Pushing the boundaries of baking

When Lettercollum Kitchen Project retired at the end of last year, Clonakilty mourned the loss of its healthy gourmet go-to. The space sat empty for a spell and tummies rumbled and grumbled but then the arrival of spring brought hope of a new artisan bakery and deli moving in. After months of anticipation, the scent of freshly made sourdough loaves drew in the crowds, as Pike Deli finally opened its doors. Eight months on and its hearty sandwiches on homemade focaccia bread, healthy salads, and selection of devilishly moreish pastries have become part of the fabric of Clonakilty life. It’s been a longterm dream, now realised, for couple Ryan Hoy and Ann Marie Menzies, who are looking forward to their first Christmas season together in their busy deli and bakery that embraces sustainable practices.

Ryan Hoy honed his skills in the kitchen working his way from Cafe Paradiso in Cork, through restaurants in Berlin and London, and back to Ireland to a position as head chef at the Bakestone Cafe in Carrigtwohill. After stints in a number of bakeries and a Riot Rye course in Cloughjordan, an obsession with sourdough gradually bloomed, and with it, the determination to open an eatery with partner Ann Marie, serving up tasty sandwiches on his own homemade breads.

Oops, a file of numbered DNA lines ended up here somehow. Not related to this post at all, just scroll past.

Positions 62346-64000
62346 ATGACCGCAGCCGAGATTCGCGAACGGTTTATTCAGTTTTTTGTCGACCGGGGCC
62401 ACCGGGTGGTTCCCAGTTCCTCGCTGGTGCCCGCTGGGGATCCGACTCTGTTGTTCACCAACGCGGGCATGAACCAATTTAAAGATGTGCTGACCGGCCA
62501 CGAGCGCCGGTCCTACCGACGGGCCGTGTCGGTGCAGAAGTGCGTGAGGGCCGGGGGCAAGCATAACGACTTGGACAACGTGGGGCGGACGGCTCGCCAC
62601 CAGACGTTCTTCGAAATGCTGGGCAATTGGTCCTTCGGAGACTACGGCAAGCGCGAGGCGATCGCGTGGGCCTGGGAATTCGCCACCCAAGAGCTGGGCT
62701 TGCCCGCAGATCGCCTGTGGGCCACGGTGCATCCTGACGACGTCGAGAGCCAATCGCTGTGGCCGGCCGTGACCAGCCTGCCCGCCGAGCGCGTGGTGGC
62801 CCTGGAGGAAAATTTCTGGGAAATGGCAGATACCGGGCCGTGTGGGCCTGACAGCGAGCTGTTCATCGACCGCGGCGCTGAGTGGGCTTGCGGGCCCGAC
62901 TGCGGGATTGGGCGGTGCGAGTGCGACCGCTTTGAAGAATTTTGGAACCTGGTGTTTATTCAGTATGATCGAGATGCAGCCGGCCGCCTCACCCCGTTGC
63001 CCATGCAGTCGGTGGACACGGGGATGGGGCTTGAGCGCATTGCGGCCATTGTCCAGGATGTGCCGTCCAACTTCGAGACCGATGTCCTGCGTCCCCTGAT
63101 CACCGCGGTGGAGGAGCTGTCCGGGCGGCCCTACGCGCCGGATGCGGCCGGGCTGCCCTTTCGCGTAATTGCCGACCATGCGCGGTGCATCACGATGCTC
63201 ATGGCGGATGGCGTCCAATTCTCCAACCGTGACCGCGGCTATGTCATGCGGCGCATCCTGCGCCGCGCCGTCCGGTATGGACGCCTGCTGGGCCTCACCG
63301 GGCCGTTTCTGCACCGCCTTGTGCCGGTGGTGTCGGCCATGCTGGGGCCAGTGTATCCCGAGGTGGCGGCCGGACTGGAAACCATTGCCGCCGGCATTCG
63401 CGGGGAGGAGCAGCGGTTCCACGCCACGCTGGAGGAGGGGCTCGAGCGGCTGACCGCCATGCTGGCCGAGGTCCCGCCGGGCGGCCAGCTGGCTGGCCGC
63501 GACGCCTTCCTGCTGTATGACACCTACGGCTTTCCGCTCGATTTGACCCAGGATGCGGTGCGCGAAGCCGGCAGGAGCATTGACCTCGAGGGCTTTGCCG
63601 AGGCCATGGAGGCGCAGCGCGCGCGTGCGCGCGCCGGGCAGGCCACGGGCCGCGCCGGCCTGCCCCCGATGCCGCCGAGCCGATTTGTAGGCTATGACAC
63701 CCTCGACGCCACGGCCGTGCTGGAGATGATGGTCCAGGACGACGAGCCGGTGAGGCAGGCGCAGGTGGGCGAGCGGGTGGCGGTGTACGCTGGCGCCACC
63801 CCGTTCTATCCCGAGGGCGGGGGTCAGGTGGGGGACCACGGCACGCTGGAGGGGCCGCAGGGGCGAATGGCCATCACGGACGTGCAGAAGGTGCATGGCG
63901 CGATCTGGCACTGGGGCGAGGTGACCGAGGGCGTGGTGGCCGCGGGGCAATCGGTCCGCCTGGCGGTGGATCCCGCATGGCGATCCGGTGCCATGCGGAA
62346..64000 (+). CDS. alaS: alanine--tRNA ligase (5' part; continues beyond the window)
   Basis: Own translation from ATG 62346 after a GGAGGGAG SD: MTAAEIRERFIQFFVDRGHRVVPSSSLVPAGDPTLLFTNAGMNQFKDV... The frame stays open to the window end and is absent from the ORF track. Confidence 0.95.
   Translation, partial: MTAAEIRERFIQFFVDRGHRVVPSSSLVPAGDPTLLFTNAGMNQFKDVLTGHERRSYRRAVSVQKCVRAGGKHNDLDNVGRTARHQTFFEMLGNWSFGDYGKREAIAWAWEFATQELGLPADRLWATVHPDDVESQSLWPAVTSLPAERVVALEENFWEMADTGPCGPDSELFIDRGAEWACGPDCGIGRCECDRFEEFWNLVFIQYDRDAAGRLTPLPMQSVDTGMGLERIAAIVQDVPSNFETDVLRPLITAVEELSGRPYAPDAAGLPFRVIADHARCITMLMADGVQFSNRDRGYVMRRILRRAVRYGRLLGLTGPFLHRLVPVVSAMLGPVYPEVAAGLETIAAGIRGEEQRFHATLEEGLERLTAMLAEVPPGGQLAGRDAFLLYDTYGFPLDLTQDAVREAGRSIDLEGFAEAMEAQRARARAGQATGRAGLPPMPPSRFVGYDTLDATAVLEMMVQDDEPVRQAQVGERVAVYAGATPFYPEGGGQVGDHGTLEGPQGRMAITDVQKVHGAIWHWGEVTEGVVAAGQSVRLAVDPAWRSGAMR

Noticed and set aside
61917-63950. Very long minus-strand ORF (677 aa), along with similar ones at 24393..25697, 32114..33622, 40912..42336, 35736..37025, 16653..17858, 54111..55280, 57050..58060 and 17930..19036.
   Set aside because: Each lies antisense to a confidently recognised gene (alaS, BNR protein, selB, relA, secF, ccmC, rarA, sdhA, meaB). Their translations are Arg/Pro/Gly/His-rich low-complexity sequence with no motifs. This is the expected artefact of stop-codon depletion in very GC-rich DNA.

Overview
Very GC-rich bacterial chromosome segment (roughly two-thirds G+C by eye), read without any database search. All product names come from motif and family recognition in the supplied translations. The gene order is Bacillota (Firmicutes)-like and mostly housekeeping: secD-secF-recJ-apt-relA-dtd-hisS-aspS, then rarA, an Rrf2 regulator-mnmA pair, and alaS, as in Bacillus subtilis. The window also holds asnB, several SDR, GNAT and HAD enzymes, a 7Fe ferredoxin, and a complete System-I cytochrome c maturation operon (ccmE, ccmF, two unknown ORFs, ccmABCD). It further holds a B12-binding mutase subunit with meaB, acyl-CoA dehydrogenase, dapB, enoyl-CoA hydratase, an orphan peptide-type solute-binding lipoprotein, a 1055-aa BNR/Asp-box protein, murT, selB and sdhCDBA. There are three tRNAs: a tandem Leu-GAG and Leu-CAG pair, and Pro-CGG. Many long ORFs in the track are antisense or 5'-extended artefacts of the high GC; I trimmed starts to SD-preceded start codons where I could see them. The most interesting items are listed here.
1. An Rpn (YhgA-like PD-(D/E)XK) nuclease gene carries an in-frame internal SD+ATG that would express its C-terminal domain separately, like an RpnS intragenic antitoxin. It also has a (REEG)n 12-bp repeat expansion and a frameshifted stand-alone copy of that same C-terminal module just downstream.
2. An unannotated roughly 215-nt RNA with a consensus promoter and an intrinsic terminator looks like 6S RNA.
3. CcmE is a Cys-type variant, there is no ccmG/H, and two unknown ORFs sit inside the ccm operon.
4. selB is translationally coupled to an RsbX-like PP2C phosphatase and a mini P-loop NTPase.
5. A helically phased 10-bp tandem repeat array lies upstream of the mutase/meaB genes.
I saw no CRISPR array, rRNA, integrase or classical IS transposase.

Ann Marie, a student of Art at Limerick, ended up down a foodie path, spending over ten years working with Toonsbridge Dairy and The Real Olive Company and becoming an expert in the art of cheese and charcuterie. She is the creative behind the classy aesthetic at Pike Deli and heads up front of house, as well as looking after personnel and administration.